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Coal Kept, NGO’s in Greece Slam Climate Change Measures on Table

ATHENS – After Greek Prime Minister Kyriakos Mitsotakis backed away from tougher laws to deal with climate change – which he blamed partially for devastating 2021 wildfires – 11 Non-governmental organizations said measures being debated in Parliament fell short.

The groups said the legislation aiming at curbing Greece’s reliance on fossil fuels and contain the impact of climate change lacked courage and ambition, said Kathimerini, and that it “fails to introduce crucial reforms to the economy as a whole.”

They said that it sets targets for abolishing lignite, but says nothing of other hydrocarbons and that the standards to cut green house gases 30 percent by 2030 were “scientifically unfounded” and that its provision requiring insurance for all new buildings against climate change overlooks existing structures.

The did, however, applaud the strengthening of environmental provisions in building licensing procedures although Mitsotakis said trying to wean off dependence on Russian energy in the wake of the invasion of Ukraine required Greece to keep using coal for years more.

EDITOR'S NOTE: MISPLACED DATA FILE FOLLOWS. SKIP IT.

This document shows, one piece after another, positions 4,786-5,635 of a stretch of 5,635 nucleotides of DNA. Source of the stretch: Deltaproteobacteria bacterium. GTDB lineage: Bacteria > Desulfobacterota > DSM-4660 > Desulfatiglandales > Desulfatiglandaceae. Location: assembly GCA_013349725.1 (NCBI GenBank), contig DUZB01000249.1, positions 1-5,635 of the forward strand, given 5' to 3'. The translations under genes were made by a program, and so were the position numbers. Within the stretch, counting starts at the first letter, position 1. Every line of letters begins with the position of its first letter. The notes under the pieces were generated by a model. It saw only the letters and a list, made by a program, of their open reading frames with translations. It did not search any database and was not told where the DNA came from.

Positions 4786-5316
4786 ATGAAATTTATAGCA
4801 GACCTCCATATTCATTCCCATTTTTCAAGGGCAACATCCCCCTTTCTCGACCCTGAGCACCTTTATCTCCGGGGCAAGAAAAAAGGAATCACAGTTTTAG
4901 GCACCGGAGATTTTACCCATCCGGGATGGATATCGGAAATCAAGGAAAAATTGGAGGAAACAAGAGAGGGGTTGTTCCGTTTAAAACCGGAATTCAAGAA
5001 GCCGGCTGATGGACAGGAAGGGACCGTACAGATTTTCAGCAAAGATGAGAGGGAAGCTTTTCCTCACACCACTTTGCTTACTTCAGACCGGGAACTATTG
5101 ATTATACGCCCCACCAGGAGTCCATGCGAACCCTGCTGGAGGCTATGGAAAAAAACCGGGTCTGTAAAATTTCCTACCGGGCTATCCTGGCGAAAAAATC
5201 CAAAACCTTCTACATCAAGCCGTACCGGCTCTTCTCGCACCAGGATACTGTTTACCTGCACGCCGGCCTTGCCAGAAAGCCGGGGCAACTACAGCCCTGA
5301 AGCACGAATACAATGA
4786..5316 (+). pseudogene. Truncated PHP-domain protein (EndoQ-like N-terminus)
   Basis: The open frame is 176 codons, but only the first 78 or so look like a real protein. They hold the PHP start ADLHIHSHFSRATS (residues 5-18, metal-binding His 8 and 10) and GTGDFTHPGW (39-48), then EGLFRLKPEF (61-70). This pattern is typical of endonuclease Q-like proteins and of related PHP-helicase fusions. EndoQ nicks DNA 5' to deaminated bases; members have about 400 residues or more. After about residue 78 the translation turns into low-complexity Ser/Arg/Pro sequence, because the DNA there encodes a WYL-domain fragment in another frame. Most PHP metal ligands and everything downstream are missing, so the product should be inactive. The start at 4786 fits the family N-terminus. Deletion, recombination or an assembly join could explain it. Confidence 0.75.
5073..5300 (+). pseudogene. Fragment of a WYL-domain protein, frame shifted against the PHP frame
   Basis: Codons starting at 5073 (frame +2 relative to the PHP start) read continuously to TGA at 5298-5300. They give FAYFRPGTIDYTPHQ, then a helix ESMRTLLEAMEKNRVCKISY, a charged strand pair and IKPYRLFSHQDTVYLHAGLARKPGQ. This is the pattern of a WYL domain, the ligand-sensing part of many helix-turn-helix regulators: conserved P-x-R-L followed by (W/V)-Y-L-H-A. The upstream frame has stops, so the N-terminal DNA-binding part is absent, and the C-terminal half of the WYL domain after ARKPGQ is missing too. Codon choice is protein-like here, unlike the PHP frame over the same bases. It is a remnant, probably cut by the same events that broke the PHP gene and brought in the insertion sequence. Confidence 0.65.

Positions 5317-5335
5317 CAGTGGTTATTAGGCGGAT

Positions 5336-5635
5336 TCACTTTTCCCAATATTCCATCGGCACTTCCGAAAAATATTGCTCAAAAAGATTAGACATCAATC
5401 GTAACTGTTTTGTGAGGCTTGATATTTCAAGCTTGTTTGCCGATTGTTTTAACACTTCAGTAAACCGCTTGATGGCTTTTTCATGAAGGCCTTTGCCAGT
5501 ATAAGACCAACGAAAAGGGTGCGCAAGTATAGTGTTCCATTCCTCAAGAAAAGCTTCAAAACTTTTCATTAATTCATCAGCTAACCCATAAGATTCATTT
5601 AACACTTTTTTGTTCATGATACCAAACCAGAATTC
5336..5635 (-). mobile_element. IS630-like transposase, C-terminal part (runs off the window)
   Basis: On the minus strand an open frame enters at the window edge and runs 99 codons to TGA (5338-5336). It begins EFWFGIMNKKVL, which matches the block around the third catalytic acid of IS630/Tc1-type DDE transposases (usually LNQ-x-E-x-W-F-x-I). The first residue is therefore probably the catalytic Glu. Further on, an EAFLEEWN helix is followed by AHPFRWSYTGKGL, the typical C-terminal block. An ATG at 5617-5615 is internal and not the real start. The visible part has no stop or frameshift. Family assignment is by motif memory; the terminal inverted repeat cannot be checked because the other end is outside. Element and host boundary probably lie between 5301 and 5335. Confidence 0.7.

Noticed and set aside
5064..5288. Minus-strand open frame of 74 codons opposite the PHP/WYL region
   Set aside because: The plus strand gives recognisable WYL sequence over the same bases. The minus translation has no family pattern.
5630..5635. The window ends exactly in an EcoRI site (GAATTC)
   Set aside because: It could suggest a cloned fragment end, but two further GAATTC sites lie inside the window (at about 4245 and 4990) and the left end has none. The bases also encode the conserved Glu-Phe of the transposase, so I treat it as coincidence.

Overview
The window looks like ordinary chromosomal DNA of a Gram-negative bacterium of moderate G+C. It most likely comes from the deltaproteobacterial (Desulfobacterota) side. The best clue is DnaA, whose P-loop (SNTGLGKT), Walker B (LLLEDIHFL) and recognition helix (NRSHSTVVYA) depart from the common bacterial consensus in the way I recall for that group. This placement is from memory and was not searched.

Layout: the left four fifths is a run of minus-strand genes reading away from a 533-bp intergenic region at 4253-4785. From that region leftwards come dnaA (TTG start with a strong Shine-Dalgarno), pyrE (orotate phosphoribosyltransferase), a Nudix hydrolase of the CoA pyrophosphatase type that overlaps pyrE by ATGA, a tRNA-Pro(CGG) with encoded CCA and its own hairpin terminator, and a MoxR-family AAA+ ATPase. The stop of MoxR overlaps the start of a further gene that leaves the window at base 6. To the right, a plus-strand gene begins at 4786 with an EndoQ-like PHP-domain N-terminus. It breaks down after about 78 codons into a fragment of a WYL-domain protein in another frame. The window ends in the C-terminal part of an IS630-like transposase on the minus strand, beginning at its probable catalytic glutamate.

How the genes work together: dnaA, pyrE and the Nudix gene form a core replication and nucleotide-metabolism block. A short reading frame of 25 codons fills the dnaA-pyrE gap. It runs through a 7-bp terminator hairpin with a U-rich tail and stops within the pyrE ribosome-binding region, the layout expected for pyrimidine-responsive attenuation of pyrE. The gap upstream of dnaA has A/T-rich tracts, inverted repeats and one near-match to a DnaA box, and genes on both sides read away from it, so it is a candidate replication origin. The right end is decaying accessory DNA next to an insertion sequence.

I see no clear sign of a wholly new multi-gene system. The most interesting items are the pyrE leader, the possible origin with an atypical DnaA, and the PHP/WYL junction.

The Minister of Environment and Energy Kostas Skrekas told Balkan Green Energy News that the goals would be achieved although the timetable keeps being pushed back.

He told the site that the new framework will become the roadmap for the country to achieve carbon neutrality by 2050 in line with the European Union’s latest energy and climate goals.

“The new climate law is of capital importance, since it sets the framework of our country for gradually reducing greenhouse gases and achieving carbon neutrality by 2050,” Skrekas said.

The revised climate goals, according to the proposed law, are as follows:

  • A 55 percent reduction in greenhouse gas emissions by 2030 compared to 1990
  • An 80 percent reduction in greenhouse gas emissions by 2040 compared to 1990
  • Climate neutrality by 2050.

The draft sets the end of 2028 as the latest possible date for the decommissioning of all lignite plants, with a review in 2023 in order to maintain the security of supply, the report said.

From 2023 onward, municipalities are obliged to prepare their own emission reduction plans in order to reduce CO2 emissions by 10 percent by 2025 and 30 percent by 2030 compared to 2019.

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